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Issue 22, 2017
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Pendant chain engineering to fine-tune the nanomorphologies and solid state luminescence of naphthalimide AIEEgens: application to phenolic nitro-explosive detection in water

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Abstract

Strategically, a series of five angular “V” shaped naphthalimide AIEEgens with varying pendant chains (butyl, hexyl, octyl, cyclohexyl and methylcyclohexyl) have been synthesized to fine-tune their nanomorphological and photophysical properties. With similar aromatic cores and electronic states, unexpected tuning of the condensed state emission colors and nanomorphologies (reproducible on any kind of surface) of naphthalimides has been achieved for the first time simply by varying their side chains. Conclusive analysis by various spectroscopic techniques (SC-XRD, powder-XRD, DLS, FESEM) and DFT computational studies confirmed the full control of the pendant chain (in terms of bulkiness around the naphthalimide core, which restricts the ease of intermolecular π–π interactions) over the nanoaggregate morphology and solid state emissive properties of the AIEEgens; this can be rationalized to all aggregation-prone systems. These comprehensive studies establish a conceptually unique yet simple and effective method to precisely tune the nanomorphologies and the emission colors of aggregation-prone small organic molecules by judicious choice of the non-conjugated pendant chain. Thus, considering the prime role of the active layer nanomorphology in all organic optoelectronic devices, this methodology may emerge as a promising tool to improve device performance. Among all the congeners, the hexyl chain-containing congener (HNQ) forms well-defined nanoribbons with smaller diameters (as confirmed from DLS: 166 nm and FESEM: 150 nm) and provides a larger surface area. Consequently, the HNQ-nanoribbons were employed as a fluorescent sensor for the discriminative detection of trinitrophenol (TNP) in pure aqueous media. FE-SEM images revealed that, upon gradual addition of TNP (10 nM to 100 μM), these nanoribbons undergo an aggregation/disaggregation process, forming non-fluorescent co-aggregates with TNP, and provide highly enhanced sensitivity compared to existing state-of-the-art on aggregation-prone systems. Fluorescence titration studies confirmed that HNQ can detect the presence of TNP as low as 16.8 ppb and can serve as a cost-effective portable device incorporated with UV-light for on-site visual detection of TNP, even in the presence of potentially competing nitroaromatic compounds.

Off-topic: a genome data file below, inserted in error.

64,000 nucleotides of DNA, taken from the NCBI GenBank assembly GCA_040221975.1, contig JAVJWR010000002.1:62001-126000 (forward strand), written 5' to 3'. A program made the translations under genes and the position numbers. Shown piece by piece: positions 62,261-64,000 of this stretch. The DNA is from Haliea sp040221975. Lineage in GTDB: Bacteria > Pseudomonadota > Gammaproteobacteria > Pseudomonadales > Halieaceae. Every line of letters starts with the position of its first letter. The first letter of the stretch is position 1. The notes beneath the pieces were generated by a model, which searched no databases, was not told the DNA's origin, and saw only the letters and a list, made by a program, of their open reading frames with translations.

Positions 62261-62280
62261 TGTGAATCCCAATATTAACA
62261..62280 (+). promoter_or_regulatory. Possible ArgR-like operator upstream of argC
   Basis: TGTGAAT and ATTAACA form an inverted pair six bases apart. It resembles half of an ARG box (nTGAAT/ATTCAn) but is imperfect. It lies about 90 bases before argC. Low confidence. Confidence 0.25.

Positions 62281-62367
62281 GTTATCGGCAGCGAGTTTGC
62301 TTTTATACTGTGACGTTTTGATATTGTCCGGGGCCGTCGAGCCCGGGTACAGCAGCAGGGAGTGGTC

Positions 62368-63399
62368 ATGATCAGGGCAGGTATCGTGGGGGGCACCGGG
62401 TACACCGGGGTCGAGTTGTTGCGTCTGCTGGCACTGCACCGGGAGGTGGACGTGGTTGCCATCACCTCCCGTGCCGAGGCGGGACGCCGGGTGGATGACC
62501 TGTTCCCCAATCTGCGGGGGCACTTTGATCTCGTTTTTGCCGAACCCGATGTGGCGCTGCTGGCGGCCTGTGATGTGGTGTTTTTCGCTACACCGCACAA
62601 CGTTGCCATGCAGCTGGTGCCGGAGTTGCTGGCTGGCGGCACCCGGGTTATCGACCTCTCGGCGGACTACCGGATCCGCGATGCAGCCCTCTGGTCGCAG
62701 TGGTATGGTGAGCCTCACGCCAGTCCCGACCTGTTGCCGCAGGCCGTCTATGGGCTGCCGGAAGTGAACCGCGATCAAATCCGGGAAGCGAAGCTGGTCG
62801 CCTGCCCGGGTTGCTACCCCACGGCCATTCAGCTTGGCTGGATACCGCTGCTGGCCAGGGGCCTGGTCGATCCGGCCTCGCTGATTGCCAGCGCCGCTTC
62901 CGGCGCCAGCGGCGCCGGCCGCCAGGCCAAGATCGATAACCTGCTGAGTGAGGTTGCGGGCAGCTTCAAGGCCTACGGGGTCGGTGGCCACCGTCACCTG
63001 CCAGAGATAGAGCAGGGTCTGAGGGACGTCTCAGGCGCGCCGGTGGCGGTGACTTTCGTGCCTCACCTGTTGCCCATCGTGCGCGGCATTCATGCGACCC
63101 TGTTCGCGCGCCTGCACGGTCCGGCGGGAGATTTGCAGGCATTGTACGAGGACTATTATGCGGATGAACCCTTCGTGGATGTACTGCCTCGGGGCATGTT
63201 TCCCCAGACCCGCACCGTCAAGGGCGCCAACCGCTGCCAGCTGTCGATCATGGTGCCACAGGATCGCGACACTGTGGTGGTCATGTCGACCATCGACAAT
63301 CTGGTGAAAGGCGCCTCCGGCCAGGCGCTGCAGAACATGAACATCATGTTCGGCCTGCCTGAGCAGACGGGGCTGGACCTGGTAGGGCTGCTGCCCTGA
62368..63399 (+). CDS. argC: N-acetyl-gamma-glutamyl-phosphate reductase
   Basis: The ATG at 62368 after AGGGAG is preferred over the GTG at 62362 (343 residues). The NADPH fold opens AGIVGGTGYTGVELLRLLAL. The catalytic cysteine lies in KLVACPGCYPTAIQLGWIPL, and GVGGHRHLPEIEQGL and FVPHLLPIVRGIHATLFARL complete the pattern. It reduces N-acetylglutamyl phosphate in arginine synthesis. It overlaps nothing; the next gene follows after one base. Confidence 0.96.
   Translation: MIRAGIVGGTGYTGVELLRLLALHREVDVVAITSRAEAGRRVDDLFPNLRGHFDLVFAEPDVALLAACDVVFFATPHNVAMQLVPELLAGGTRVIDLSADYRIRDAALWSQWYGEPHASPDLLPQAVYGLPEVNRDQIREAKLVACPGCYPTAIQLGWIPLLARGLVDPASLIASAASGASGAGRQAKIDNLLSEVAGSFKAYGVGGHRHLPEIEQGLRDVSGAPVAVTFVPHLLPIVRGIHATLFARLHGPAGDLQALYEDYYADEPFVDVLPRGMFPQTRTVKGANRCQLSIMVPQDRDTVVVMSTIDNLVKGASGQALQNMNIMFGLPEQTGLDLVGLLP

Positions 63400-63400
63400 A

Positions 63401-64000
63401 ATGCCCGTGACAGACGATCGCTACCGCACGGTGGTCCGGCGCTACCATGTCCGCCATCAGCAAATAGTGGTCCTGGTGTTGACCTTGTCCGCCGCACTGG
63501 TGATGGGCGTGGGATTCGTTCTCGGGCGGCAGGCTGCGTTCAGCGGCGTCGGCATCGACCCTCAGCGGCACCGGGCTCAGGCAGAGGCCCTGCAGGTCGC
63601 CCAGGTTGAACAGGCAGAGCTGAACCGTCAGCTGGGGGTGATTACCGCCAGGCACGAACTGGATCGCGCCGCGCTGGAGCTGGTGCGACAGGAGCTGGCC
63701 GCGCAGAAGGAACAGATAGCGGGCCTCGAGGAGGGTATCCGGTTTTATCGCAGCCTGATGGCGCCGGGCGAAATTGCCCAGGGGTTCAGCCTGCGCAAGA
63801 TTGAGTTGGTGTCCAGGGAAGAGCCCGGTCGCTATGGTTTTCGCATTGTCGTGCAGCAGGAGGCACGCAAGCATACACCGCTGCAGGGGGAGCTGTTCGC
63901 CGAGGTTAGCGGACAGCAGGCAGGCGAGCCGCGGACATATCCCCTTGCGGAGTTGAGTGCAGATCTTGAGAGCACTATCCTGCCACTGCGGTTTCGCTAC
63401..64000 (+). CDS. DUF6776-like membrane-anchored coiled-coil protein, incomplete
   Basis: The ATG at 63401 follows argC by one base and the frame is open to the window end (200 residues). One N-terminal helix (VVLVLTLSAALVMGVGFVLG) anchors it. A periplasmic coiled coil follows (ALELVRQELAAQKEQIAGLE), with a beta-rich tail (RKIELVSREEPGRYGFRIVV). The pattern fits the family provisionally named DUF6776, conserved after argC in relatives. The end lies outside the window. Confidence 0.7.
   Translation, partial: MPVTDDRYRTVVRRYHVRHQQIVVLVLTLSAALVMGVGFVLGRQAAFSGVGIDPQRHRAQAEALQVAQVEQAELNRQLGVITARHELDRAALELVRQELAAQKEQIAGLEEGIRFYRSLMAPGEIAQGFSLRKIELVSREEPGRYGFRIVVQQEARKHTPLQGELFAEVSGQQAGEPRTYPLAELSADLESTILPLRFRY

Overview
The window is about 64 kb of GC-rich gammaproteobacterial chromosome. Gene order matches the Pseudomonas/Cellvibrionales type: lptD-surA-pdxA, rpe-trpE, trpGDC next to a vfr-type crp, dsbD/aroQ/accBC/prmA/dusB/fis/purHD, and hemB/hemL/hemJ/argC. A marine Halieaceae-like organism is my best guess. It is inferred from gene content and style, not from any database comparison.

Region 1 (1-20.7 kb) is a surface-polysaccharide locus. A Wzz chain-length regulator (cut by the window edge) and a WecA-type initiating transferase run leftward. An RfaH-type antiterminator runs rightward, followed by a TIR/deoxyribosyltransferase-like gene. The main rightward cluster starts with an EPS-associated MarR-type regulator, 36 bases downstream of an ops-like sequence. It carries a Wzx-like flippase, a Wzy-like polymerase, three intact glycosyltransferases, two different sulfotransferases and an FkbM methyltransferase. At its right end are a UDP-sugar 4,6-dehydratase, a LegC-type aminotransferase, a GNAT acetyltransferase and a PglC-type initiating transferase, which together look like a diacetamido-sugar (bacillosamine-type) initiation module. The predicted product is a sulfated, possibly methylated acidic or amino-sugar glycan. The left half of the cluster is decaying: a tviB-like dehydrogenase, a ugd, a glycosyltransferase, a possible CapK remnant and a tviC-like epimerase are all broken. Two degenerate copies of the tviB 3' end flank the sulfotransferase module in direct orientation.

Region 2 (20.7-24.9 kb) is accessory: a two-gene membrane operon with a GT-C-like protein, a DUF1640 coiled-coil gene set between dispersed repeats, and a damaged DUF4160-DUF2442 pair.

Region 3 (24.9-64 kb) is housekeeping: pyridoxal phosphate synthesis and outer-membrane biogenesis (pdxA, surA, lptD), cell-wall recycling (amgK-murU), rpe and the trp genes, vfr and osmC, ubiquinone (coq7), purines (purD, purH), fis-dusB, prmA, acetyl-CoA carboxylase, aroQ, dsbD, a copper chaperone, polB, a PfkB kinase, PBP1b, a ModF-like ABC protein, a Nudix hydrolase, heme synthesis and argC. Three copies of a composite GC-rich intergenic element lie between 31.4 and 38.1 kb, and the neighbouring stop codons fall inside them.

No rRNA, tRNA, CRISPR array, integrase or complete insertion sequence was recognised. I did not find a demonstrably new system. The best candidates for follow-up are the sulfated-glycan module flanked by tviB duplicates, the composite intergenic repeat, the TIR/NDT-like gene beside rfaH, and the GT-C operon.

Graphical abstract: Pendant chain engineering to fine-tune the nanomorphologies and solid state luminescence of naphthalimide AIEEgens: application to phenolic nitro-explosive detection in water

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Publication details

The article was received on 27 Mar 2017, accepted on 07 May 2017 and first published on 10 May 2017


Article type: Paper
DOI: 10.1039/C7NR02174G
Citation: Nanoscale, 2017,9, 7674-7685
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    Pendant chain engineering to fine-tune the nanomorphologies and solid state luminescence of naphthalimide AIEEgens: application to phenolic nitro-explosive detection in water

    N. Meher and P. K. Iyer, Nanoscale, 2017, 9, 7674
    DOI: 10.1039/C7NR02174G

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